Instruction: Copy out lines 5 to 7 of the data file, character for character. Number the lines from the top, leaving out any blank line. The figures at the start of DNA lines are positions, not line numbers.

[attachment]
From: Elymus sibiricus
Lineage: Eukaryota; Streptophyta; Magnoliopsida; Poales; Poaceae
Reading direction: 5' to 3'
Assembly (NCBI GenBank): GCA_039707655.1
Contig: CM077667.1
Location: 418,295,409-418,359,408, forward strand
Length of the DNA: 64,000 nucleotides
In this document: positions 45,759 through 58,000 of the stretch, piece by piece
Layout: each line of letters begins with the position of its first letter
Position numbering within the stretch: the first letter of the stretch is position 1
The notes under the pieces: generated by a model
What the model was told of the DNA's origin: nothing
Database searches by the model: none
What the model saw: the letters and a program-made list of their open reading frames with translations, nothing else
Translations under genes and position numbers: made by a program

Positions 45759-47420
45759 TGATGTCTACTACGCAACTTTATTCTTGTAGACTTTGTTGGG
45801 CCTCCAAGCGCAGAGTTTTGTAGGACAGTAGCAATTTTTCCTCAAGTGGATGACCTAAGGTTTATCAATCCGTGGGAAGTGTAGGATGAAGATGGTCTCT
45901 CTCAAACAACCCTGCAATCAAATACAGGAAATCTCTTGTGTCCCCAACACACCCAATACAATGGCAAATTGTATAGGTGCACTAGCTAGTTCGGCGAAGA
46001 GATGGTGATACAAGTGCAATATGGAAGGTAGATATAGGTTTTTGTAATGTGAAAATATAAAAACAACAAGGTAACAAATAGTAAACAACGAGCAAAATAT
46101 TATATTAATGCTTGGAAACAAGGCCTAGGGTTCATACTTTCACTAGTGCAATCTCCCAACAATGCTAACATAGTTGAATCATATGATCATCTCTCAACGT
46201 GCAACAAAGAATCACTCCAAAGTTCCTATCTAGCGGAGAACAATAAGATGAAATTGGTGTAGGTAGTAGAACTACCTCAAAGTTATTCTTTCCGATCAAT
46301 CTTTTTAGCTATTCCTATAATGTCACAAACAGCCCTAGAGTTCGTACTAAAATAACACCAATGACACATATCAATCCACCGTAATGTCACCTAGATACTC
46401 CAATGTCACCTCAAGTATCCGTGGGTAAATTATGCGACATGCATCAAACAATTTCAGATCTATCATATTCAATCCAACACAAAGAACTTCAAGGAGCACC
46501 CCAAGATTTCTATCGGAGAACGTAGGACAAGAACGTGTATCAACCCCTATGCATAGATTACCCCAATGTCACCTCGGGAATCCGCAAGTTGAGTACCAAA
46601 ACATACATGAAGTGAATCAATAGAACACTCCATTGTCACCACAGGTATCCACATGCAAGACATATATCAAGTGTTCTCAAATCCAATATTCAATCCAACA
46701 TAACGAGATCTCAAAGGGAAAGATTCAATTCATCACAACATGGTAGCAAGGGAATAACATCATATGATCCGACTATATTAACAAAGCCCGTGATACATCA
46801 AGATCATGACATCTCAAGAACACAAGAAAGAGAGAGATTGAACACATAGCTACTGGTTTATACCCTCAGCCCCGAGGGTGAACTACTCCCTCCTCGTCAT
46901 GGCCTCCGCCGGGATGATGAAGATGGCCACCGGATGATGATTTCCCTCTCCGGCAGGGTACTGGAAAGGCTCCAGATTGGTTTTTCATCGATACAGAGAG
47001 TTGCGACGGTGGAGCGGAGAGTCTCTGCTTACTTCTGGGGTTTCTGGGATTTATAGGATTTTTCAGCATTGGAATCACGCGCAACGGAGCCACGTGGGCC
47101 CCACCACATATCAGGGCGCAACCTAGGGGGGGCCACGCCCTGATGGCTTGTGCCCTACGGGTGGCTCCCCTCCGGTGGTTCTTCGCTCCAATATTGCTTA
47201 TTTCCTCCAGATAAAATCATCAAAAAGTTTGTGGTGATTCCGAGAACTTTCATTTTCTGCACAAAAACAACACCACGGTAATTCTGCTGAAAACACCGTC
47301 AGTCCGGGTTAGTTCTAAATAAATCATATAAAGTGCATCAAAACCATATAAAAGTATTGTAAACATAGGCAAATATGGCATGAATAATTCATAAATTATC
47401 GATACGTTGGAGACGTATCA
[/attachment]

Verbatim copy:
Contig: CM077667.1
Location: 418,295,409-418,359,408, forward strand
Length of the DNA: 64,000 nucleotides